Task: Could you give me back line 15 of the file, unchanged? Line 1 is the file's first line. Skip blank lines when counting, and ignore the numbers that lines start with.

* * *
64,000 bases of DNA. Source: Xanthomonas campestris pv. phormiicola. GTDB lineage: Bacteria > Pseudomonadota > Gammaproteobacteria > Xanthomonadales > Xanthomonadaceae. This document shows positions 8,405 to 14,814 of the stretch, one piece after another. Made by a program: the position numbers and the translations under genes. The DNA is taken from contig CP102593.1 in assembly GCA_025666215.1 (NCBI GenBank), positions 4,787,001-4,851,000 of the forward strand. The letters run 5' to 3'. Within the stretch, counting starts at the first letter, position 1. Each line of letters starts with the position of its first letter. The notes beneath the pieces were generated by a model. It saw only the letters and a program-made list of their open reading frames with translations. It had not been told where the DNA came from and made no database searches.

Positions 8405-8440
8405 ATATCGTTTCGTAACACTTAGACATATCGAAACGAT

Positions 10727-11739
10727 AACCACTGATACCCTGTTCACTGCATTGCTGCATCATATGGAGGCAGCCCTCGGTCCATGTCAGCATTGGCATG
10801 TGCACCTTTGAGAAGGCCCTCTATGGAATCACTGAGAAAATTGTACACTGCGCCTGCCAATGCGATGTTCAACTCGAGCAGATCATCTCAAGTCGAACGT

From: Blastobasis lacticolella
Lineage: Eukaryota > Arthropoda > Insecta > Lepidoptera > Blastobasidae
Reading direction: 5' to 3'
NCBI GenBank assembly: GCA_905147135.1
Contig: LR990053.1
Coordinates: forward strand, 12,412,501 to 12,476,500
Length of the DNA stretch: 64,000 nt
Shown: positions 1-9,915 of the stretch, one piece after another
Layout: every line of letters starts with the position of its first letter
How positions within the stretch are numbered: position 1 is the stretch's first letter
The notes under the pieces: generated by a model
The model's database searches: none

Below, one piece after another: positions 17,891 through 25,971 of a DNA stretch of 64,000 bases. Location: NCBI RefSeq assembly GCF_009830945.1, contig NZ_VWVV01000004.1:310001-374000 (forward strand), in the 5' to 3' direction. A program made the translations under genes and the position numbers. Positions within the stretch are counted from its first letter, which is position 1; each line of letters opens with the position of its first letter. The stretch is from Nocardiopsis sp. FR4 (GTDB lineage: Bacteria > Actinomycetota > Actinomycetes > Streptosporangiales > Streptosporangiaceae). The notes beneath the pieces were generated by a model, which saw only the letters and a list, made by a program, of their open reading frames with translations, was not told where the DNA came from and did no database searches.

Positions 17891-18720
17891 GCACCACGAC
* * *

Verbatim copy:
Layout: every line of letters starts with the position of its first letter